Posted by: Lisa Hill | June 24, 2014

Calypso Summer, by Jared Thomas #BookReview

Calypso Summer is a YA title which was published under the auspices of the black&write! Indigenous Writing and Editing Project sponsored by the State Library of Queensland.  As it says on the black&write website

black&write! is a national project and the first of its kind in Australia. It was developed to foster a significant Indigenous writing community.  Launched by author Boori Monty Pryor and actor Ernie Dingo at the 2010 Cairns Indigenous Arts Fair, it is a bold, inspiring project designed to nurture talent, flex the creative imagination and change the landscape of Indigenous writing in Australia.

Why?

While Australia is active in supporting its Indigenous athletes, artists and dancers, there is a recognised lack of long-term strategies to encourage and develop its Indigenous writing talent.  This imbalance is recognised in many recent writing and publishing surveys and government-funded research studies.

About

black&write! is made up of the Indigenous writing fellowships and the Indigenous editing mentorships. The project is designed to recruit, train and mentor Aboriginal and Torres Strait Islander editors to develop Indigenous authored manuscripts.  In 2012 and 2013, black&write! also offers training in onscreen editing for Aboriginal and Torres Strait Islander peoples through the Indigenous Onscreen Trainee Editor program.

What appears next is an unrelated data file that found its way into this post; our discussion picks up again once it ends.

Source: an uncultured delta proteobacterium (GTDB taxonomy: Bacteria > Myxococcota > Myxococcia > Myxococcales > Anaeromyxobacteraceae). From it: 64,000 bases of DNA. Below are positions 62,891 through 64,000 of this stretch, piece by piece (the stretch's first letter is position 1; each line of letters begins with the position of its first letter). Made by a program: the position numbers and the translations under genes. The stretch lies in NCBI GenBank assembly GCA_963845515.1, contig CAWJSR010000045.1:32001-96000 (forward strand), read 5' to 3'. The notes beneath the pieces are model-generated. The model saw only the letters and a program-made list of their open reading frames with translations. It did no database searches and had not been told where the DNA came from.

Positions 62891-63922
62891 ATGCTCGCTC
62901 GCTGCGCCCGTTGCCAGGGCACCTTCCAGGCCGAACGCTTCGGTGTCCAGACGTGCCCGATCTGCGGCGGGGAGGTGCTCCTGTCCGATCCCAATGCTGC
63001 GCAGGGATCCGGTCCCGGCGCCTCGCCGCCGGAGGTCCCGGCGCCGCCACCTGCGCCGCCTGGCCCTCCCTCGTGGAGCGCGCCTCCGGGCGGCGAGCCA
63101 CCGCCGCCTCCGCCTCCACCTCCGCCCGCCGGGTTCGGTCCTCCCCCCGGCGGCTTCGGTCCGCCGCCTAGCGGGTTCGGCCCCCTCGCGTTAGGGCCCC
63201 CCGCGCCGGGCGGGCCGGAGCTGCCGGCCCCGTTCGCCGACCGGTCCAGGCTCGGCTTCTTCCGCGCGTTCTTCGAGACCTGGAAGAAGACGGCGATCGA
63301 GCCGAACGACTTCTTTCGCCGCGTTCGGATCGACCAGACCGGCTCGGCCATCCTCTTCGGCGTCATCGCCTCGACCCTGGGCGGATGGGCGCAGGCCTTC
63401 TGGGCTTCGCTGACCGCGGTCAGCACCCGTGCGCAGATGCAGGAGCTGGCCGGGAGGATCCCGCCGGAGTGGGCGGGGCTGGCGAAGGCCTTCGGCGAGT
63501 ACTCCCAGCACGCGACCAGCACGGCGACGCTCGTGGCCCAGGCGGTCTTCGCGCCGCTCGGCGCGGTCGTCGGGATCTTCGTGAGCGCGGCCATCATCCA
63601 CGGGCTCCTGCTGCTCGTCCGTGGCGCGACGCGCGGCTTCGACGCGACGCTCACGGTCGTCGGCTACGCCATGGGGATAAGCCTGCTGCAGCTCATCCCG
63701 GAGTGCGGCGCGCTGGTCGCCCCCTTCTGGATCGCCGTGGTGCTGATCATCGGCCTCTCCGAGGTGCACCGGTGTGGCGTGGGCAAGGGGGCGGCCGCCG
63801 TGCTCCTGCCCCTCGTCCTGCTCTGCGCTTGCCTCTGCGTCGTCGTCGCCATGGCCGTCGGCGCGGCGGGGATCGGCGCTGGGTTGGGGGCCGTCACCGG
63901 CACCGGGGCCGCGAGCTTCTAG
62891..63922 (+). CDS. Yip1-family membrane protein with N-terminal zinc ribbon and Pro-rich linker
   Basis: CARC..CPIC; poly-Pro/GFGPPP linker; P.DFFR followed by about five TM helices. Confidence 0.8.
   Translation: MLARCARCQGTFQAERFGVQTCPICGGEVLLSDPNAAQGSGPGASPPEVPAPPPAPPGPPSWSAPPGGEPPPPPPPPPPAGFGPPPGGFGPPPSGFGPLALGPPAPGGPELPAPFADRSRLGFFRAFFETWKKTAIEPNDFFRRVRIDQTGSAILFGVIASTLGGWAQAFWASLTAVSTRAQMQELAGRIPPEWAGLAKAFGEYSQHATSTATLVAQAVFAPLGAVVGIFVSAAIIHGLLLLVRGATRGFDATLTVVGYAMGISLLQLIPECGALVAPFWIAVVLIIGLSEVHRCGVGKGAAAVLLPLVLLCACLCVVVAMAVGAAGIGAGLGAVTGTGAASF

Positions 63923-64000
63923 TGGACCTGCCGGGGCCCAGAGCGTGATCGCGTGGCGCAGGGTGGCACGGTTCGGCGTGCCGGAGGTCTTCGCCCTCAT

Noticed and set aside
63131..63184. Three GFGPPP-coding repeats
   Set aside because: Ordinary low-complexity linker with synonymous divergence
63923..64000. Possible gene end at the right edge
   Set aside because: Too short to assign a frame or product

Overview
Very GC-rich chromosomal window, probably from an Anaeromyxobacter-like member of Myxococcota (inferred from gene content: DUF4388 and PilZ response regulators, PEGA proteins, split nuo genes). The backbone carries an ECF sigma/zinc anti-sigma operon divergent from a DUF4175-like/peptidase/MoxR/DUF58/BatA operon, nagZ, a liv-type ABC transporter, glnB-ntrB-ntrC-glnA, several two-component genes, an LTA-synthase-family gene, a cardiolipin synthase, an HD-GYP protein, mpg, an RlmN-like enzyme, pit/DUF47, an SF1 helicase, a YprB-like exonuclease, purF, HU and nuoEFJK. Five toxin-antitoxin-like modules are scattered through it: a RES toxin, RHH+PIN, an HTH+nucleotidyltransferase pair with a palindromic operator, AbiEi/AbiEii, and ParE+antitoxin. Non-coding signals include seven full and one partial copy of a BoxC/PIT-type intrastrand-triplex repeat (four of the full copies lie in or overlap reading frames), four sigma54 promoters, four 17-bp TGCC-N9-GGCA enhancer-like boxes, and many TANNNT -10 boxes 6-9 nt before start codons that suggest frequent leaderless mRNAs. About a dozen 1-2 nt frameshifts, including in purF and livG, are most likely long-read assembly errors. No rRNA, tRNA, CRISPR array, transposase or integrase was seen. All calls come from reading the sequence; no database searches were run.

black&write! aims to:

  • train, mentor and promote outstanding Aboriginal and Torres Strait Islander writers and editors,
  • encourage lifelong Indigenous learning and literacy and foster a love of reading, writing and ideas in Aboriginal and Torres Strait Islander communities.

Well, if Calypso Summer is anything to go by, this project will be a resounding success.  I really enjoyed this book, and I think its engaging character Calypso will appeal to many young people, indigenous or not.